To find experts like this, you can start by canvassing your personal and professional networks with a specific ask. Be specific about your key criteria, time frame and budget. These constraints will help to determine which kind of expert you’re looking for. In some cases, you want someone who can mobilize teams rapidly or manage a fast-moving crisis. In others (some forms of product development, for instance), you want someone who’s more deliberate and meticulous.
Throughout my nearly 20 years in the private equity industry, my team has had to source hundreds of experts each year, and there is often a lot of money at stake. We used our personal network and even search engines over and over again, but the process supplied inconsistent results and was extremely time intensive. This is one of the reasons I started my company.
Intelligent expertise networks are only going to become more important in the coming years as the need for on-demand skills jumps, availability becomes scarce and margins for error decline. Naturally, firms with deep industry relationships, proprietary datasets and pre-vetted networks of resources will yield faster, more optimal results. But the process begins with you knowing what you need.
How do you get the most out of expert engagement?
According to a 2019 report from Deloitte, companies are leveraging alternative workers to address their expertise needs across a wide array of positions. Traditionally, most companies use the alternative workforce for highly specialized technical needs such as IT. However, the employment of alternative workers is rapidly spreading to other areas including sales, marketing, finance and operations.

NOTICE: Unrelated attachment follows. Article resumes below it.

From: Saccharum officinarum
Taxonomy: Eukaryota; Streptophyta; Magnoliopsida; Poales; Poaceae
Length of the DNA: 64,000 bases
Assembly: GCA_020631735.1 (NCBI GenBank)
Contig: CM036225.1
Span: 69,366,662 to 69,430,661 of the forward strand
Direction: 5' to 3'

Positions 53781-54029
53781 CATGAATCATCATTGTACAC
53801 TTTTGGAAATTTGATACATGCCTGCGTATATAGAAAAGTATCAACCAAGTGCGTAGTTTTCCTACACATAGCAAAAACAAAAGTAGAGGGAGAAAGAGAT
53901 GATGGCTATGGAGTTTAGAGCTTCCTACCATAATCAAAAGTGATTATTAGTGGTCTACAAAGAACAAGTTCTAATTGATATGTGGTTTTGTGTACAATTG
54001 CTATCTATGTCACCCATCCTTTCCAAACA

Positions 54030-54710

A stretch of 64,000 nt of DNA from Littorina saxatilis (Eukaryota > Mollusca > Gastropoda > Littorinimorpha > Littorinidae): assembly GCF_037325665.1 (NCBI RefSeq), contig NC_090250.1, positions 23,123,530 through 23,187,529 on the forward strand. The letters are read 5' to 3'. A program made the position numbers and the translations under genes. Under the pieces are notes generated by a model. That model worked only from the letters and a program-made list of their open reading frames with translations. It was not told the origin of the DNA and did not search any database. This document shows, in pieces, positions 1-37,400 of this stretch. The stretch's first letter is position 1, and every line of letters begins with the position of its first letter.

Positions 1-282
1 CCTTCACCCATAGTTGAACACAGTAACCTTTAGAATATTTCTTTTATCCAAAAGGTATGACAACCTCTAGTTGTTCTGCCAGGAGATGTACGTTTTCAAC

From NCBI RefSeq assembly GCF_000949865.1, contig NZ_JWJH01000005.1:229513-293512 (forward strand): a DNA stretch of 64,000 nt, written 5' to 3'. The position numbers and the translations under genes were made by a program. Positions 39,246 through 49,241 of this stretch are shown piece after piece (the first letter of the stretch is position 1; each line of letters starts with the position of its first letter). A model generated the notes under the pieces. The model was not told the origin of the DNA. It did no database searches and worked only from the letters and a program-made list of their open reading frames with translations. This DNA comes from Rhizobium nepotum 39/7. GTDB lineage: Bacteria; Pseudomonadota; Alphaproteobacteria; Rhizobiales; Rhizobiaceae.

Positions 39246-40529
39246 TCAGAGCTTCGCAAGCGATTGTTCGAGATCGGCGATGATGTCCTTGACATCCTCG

Despite the surging demand for alternative workers, according to the report, only 8% of companies said that they have “established processes to manage and develop alternative workforce sources.” The alternative workforce offers access to a growing and sophisticated talent pool, but employers need to develop the resources necessary to successfully draw upon this pool.
Companies need to think of the on-demand alternative workforce just like they think about their full-time workforce. Define what is necessary to perform well in each role. Recruit candidates who have the specific expertise you require. Manage these workers just like you would full-time employees. Hold alternative workers and their managers accountable for results. At the end of the contract, both the employer and the alternative worker should evaluate whether a longer-term, full-time relationship would be mutually beneficial.
The economy is only becoming more digitized, interconnected and complex, which makes expertise vital. That’s why companies have to understand what expertise actually means to them, where it can be found, and how to use their knowledge and talent as effectively as possible.